Basis function

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In mathematics, a basis function is an element of a particular basis for a function space. Every continuous function in the function space can be represented as a linear combination of basis functions, just as every vector in a vector space can be represented as a linear combination of basis vectors.

In numerical analysis and approximation theory, basis functions are also called blending functions, because of their use in interpolation: In this application, a mixture of the basis functions provides an interpolating function (with the "blend" depending on the evaluation of the basis functions at the data points).

Examples[edit]

Polynomial bases[edit]

The collection of quadratic polynomials with real coefficients has {1, t, t2} as a basis. Every quadratic polynomial can be written as a1+bt+ct2, that is, as a linear combination of the basis functions 1, t, and t2. The set {(1/2)(t-1)(t-2), -t(t-2), (1/2)t(t-1)} is another basis for quadratic polynomials, called the Lagrange basis.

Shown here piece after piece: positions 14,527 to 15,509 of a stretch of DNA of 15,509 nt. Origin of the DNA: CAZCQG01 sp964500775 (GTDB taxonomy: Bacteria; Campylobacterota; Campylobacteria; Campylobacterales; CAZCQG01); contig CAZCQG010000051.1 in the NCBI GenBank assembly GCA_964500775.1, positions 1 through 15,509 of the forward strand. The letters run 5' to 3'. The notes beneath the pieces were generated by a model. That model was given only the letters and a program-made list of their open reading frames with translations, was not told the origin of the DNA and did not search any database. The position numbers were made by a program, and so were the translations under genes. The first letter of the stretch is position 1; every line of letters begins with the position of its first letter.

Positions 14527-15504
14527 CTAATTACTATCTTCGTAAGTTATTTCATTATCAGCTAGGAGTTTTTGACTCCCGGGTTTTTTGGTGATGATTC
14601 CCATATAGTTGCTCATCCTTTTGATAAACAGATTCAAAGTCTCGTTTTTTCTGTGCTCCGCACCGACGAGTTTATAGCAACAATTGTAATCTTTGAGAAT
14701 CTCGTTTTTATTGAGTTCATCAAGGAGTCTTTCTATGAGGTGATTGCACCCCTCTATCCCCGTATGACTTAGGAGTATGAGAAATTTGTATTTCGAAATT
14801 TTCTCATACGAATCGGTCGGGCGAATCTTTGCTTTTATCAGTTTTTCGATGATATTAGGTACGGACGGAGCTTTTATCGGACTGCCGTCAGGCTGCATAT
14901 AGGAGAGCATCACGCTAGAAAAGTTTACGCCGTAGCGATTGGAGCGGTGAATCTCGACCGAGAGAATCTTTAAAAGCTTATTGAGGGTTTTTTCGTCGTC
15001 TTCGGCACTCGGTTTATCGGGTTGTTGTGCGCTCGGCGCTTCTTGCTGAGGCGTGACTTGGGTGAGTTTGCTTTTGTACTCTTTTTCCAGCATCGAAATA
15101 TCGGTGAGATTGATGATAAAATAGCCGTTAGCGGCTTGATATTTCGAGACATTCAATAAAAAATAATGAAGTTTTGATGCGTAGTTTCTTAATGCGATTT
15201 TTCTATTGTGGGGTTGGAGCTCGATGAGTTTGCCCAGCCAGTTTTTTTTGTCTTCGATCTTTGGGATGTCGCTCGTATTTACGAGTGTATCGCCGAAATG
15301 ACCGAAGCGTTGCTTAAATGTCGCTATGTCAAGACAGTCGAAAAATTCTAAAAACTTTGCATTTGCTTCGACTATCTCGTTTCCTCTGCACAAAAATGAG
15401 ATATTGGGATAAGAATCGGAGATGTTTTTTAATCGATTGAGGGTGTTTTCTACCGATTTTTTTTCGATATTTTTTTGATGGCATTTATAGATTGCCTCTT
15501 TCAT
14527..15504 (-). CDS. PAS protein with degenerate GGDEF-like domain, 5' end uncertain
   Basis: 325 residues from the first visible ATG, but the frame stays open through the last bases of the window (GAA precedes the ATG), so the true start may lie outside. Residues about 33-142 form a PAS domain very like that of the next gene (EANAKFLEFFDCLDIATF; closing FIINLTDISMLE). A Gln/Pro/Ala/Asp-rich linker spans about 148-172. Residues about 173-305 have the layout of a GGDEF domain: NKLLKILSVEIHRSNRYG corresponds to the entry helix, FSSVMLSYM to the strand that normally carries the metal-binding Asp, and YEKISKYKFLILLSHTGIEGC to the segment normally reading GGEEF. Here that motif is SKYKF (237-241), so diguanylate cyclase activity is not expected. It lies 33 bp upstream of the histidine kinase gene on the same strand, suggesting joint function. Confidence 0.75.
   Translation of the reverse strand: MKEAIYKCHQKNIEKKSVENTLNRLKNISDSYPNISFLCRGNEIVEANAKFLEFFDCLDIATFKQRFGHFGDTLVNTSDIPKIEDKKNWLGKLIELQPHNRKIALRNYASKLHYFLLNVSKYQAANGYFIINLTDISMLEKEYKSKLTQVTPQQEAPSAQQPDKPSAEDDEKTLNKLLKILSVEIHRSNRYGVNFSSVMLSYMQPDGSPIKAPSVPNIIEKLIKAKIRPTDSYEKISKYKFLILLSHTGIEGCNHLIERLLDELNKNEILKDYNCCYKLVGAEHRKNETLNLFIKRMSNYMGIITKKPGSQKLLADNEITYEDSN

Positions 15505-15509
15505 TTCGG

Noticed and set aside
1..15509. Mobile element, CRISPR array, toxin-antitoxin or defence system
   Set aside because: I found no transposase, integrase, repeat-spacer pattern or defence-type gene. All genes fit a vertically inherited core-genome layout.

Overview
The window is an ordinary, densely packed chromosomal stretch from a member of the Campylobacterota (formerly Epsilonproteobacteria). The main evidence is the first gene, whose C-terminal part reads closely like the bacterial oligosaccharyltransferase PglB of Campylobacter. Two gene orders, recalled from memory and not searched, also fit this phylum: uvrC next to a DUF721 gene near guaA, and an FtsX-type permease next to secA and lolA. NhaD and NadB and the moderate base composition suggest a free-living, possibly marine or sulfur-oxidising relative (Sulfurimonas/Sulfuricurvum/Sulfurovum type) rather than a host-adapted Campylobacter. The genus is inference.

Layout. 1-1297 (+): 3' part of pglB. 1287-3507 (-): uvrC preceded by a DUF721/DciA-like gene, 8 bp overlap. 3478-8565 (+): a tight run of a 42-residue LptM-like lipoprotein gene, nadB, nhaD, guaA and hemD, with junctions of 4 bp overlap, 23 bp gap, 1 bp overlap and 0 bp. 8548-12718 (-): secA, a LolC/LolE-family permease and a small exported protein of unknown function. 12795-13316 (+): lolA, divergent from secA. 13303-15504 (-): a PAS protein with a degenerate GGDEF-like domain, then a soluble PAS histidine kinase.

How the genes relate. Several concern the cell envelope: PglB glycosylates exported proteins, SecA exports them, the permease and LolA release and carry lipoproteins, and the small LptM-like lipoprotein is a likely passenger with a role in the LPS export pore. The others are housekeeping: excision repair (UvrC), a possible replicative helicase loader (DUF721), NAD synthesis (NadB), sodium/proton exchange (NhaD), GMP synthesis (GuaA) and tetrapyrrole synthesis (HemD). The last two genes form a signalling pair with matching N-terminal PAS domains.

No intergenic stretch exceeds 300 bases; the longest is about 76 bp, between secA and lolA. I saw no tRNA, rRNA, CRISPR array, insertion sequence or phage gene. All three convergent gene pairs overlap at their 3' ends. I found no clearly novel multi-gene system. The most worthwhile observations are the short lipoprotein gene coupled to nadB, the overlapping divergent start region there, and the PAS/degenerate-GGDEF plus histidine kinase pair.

Fourier basis[edit]

Sines and cosines form an (orthonormal) Schauder basis for square-integrable functions. As a particular example, the collection:

\{\sqrt{2}\sin(2\pi n x) \; | \; n\in\mathbb{N} \} \cup \{\sqrt{2} \cos(2\pi n x) \; | \; n\in\mathbb{N} \} \cup\{1\}

forms a basis for L2(0,1).

References[edit]

  • Ito, Kiyoshi (1993). Encyclopedic Dictionary of Mathematics (2nd ed. ed.). MIT Press. p. 1141. ISBN 0-262-59020-4. 

See also[edit]